Mary Magdalene

Today in the Church calendar we remember Mary Magdalene. 



From 1995-2005, I was vicar of a St Mary Magdalene Church in Holloway, London, so she is someone who was special to us. We had a significant and quite public struggle with our secular local authority, who wanted to rename our St Mary Magdalene primary school with some secular name when it became an all-through academy, but we prevailed! 

Mary, seemingly named after the town from which she came from, has been misrepresented. There is no justification from the biblical evidence for saying that she was a prostitute. Far from it. She is only mentioned by name twice: in Luke 8.1-3 and in all the gospel accounts of the resurrection of Jesus. There is no reason to identify her with the 'sinful' woman who anoints Jesus with her tears and wipes his feet with her hair (Luke 7.36-50), and even less so with Mary, the sister of Martha, who anoints Jesus with a precious perfume (John 12.1-8). The fact that she is included in Luke 8.1-3 in the list of women who support Jesus, suggests that she was a woman of some means. I read an article which argued that Mary Magdalene has, in popular culture, been turned into the exact opposite, the antithesis, of Mary the Mother of Jesus. But there is no justification for that. 

Mary was however MESSED UP. We're told that Jesus casts out seven spirits from her (Luke 8:2), and whatever that means it does say that he set her free from something that made her operate in self-destruct mode (because that seems to be what the demons seek to do), and which caused her deep distress. She was probably a moral mess as well, as are all of us. 
In Holloway, we were a pretty messed up church, which made Mary a particularly appropriate patron. But that what church is not pretty messed up? On one occasion a 14 year old came to where we were having coffee after the service and asked, 'Is this the church where the bad people go to?' I think that he was asking about Victory Outreach, a church who used our premises in the afternoon, and who had a particular ministry among drug addicts and prostitutes. Our church warden replied, 'Oh no. They meet in the afternoon!'  To which I added, not to be outdone, 'But we're fairly bad!' 

But as a consequence of Jesus casting out the demons, setting her free, she ADORED HIM (you can probably see where this is going!). She supports him and the disciples financially and practically as they travel. And after the crucifixion, she is there, at the first possible moment (on the morning after the Sabbath) to anoint his body. And when she thinks that someone has taken his body away, she is distraught. She stood powerless as they arrested him and crucified him, and now she cannot even honour the body of the man who set her free and gave her life.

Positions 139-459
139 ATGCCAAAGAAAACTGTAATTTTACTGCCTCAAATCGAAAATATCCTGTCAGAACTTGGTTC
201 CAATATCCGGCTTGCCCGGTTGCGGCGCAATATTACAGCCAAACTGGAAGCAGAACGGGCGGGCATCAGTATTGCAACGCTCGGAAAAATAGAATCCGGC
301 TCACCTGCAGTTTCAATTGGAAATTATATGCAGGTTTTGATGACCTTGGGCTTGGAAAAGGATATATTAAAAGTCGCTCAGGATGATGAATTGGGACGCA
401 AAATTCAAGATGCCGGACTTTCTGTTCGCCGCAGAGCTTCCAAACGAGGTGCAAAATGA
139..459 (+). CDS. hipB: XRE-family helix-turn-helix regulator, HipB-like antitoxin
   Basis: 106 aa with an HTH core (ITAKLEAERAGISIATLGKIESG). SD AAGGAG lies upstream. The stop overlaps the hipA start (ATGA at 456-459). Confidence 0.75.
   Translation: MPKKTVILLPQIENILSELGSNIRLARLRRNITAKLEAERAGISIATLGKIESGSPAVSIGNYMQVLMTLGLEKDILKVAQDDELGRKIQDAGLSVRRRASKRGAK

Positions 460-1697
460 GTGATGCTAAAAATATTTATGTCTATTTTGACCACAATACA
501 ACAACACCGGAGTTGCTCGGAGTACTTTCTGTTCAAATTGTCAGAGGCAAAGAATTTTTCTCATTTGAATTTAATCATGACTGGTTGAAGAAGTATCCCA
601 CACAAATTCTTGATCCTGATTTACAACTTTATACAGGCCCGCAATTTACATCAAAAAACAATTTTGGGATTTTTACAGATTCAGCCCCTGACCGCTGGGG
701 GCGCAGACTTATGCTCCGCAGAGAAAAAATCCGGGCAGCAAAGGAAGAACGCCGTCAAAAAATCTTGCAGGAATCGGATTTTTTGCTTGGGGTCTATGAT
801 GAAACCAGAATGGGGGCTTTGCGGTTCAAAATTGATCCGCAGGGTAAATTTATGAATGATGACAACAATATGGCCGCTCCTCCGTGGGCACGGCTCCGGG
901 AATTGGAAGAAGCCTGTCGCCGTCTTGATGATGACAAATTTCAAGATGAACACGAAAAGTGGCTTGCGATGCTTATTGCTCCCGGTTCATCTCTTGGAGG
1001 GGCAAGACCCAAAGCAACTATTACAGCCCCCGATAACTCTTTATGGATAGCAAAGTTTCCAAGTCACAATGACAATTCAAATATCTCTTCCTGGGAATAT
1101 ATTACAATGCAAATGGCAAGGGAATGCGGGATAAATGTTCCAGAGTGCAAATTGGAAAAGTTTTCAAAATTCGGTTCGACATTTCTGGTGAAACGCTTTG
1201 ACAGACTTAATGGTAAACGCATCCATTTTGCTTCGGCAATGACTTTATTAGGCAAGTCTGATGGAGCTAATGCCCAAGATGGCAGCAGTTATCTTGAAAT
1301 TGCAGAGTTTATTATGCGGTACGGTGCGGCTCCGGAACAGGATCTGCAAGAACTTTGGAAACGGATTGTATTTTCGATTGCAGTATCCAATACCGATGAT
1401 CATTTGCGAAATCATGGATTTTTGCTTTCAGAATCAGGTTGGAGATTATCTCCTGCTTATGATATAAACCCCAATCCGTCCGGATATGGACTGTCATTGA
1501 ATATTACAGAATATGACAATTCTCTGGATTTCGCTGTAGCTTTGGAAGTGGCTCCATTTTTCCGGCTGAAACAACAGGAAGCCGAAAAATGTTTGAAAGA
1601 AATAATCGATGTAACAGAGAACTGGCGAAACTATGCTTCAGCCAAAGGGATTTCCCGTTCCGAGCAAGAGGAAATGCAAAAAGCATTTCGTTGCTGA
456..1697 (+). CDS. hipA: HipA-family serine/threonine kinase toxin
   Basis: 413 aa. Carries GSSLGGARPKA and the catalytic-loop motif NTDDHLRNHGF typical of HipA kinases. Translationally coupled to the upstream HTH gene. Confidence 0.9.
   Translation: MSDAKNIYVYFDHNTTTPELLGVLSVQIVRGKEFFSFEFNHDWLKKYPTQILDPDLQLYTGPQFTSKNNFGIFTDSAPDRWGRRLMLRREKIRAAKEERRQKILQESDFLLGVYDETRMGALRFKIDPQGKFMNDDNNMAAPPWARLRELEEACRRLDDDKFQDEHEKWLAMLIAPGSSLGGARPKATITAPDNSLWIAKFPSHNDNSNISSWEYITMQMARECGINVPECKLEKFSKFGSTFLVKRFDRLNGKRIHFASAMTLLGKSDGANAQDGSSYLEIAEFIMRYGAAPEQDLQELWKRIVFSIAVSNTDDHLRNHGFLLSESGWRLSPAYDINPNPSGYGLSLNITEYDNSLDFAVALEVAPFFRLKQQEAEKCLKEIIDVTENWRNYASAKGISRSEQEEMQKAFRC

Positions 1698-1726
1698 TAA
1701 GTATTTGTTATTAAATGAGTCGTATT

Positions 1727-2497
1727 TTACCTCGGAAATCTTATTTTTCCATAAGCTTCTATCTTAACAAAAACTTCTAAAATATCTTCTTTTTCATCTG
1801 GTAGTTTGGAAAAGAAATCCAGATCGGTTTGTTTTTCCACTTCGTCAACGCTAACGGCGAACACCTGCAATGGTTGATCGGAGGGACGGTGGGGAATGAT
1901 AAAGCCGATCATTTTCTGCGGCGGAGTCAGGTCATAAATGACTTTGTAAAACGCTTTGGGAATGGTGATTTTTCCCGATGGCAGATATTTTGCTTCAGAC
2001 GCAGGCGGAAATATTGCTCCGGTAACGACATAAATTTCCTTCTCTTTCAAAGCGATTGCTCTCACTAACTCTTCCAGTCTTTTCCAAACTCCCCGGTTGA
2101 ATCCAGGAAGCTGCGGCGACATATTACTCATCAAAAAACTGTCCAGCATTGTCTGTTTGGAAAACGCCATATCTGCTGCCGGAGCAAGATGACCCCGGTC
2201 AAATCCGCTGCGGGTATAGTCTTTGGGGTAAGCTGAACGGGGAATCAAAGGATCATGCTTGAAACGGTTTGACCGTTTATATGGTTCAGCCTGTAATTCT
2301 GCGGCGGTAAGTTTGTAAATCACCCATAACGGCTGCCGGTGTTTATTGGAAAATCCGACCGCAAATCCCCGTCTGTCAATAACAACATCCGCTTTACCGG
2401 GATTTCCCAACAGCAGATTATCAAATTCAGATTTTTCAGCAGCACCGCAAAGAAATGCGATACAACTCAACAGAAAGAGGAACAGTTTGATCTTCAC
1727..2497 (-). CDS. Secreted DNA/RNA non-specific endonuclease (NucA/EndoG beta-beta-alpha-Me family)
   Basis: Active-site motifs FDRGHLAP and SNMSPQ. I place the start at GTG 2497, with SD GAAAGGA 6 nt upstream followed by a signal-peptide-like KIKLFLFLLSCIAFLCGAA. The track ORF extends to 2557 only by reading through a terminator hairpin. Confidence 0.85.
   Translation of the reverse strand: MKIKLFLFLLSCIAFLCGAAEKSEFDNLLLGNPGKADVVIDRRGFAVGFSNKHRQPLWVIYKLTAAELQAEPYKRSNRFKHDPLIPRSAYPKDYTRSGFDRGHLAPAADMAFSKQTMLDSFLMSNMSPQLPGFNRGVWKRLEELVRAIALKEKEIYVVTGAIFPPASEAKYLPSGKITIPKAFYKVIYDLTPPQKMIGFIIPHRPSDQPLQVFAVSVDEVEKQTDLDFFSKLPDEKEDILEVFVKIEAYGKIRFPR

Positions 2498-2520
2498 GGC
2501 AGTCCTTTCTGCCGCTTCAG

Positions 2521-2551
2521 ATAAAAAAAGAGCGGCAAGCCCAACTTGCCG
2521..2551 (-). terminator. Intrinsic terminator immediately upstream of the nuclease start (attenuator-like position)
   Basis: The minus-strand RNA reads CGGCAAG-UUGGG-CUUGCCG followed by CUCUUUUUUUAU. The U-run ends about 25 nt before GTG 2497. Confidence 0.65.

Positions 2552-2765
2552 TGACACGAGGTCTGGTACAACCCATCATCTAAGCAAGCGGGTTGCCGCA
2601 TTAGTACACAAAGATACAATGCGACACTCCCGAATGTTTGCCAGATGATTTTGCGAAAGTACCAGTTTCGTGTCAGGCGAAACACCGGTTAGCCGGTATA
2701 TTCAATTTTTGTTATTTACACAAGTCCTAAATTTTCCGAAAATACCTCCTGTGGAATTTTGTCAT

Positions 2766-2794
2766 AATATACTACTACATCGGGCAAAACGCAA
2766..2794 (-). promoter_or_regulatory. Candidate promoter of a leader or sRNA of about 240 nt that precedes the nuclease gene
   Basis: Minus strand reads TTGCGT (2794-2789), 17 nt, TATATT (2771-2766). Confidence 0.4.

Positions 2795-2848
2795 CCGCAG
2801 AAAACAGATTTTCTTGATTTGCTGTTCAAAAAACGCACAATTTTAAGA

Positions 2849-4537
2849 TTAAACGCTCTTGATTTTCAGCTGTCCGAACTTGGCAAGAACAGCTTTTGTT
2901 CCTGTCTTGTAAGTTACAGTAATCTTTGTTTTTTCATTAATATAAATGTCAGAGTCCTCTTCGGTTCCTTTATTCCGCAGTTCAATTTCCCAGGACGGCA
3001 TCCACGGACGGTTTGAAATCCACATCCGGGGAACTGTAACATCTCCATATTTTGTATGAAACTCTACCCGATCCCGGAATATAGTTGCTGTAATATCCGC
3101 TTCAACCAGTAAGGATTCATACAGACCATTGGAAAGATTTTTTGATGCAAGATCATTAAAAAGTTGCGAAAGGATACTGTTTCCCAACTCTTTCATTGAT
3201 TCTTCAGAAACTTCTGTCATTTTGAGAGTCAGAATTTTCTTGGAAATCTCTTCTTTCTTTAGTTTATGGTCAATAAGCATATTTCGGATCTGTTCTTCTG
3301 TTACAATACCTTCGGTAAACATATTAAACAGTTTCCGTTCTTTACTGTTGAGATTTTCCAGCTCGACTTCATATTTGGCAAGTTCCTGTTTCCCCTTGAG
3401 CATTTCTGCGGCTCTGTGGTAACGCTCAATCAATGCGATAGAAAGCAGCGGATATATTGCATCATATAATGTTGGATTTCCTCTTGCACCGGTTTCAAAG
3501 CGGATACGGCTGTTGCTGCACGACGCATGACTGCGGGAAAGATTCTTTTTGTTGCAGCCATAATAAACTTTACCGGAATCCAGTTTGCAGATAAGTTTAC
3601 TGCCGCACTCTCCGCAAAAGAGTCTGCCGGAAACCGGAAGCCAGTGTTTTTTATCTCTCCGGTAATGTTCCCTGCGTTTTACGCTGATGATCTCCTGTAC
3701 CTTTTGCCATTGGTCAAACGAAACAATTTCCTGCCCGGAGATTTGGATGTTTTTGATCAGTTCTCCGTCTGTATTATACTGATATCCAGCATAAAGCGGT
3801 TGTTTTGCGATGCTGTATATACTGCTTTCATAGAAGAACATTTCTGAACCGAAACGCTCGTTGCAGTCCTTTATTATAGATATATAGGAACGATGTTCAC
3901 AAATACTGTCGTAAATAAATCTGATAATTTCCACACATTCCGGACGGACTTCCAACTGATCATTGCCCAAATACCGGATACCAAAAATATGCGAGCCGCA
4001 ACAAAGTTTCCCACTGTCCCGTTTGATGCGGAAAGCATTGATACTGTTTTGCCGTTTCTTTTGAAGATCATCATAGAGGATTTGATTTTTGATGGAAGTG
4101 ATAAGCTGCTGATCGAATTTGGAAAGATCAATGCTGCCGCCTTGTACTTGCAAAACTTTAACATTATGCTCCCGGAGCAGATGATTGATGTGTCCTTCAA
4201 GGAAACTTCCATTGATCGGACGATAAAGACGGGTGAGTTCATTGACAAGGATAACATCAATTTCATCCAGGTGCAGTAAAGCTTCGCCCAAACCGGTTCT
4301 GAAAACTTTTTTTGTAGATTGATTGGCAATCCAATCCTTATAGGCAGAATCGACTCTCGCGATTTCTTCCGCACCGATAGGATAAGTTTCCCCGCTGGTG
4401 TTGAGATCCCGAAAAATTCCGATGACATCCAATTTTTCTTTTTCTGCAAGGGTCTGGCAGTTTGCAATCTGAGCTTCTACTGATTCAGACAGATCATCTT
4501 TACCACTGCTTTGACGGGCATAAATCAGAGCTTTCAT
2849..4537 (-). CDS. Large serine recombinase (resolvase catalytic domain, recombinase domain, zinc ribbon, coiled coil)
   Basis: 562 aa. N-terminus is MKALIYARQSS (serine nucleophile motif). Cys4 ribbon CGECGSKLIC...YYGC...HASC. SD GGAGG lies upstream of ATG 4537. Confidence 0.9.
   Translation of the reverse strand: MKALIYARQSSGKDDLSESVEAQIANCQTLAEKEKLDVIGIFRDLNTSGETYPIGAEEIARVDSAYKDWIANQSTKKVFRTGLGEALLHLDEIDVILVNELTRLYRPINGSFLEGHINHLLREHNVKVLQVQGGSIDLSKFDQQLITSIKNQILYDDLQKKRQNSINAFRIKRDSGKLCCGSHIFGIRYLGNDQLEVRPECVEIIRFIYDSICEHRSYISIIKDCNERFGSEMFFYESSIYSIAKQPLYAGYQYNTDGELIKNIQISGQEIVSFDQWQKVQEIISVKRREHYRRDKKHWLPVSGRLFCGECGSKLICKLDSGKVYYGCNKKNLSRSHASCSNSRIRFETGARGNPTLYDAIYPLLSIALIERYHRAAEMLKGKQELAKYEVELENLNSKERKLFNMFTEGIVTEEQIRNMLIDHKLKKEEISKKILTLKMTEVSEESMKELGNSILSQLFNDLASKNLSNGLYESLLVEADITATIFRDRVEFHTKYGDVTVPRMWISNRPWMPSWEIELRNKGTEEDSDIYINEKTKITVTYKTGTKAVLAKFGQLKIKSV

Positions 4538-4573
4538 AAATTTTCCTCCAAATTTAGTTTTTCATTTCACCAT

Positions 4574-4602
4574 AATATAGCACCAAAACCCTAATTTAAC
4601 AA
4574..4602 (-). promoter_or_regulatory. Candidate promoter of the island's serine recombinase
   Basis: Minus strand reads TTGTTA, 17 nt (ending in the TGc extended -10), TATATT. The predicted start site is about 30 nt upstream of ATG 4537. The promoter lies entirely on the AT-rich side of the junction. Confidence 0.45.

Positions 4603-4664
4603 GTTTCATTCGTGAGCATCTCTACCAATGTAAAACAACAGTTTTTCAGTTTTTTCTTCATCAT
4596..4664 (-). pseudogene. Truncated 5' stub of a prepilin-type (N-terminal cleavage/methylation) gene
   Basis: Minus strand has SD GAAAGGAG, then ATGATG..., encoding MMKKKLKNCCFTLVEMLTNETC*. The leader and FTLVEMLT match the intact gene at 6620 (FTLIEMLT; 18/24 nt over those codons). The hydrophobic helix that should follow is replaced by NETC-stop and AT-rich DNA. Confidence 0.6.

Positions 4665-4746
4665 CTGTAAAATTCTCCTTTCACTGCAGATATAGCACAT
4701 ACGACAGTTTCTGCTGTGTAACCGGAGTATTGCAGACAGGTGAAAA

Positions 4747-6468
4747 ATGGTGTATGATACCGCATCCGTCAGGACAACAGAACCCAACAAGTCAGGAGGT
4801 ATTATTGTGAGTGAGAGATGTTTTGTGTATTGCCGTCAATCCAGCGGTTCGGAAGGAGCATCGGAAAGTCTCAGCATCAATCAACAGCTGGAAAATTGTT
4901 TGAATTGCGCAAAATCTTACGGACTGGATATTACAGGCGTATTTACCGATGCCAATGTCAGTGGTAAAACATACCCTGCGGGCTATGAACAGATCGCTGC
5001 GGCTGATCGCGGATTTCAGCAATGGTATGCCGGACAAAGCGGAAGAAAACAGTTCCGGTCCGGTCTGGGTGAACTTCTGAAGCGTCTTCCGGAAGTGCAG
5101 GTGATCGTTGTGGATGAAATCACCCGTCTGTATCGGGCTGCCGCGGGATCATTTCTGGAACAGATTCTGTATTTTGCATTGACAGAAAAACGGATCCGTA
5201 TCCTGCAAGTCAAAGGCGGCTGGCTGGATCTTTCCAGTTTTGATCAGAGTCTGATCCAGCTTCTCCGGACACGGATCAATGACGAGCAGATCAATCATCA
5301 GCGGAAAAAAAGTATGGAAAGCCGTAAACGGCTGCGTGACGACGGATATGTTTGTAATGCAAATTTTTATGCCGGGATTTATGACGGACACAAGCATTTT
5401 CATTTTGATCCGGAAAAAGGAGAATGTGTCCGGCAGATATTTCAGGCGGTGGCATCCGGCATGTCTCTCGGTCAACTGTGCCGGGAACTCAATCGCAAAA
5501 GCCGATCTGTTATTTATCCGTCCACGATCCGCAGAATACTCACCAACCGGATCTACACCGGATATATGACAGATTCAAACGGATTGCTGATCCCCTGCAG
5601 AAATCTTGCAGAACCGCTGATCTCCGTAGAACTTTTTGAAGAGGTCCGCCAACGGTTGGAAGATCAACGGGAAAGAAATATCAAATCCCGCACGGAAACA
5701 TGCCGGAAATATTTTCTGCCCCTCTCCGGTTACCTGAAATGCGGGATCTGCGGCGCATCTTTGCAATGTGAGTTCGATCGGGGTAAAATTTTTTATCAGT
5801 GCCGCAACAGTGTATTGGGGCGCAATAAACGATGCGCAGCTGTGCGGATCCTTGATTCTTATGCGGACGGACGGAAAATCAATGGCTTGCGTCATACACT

And Mary has become extremely important for the Church because she, along with the other 'myrrh bearing women', was the first witness of the RESURRECTION OF JESUS. Indeed she has a particularly unique encounter with Jesus (John 20.11-19), and becomes the first witness to the disciples about his resurrection. That is why she is often depicted in Eastern iconography as not only carrying a jar of myrrh, but also holding an egg - the symbol of resurrection. She goes to the disciples and says to them, 'I have seen the Lord'. 

And Mary says YES to Jesus. (I struggled to find an appropriate 'Y'!) 
But she does. She is a committed Jesus follower. She gives probably quite sacrificially to him - the oils she would have brought to honour his dead body would not have been cheap. She follows him enough to let him go when he asks her to. When she realises that the man who she is speaking to is the risen Jesus, it seems that she grabs onto him - as if her existence depends on his physical presence, and she is saying to him, 'You are never going to go away from me'. But Jesus says to her, 'Do not hold onto me'. She has to let go of the physical body of Jesus in order to meet him in a new, even more life changing way, when he goes to his Father in heaven and sends his Spirit to live in her and in all who call on him. And she does what he says. The risen Jesus asks her to pass on a message to his disciples, and whereas it appears that the other women are terrified when they encounter the risen Jesus on that first Easter morning, and remain silent out of fear, she does exactly what he asks of her. 

So I give thanks for Mary, for her witness to the grace and and forgiveness and love and power and resurrection of Jesus, for her example of devotion to Christ, and also for her fellowship in the communion of the saints.  

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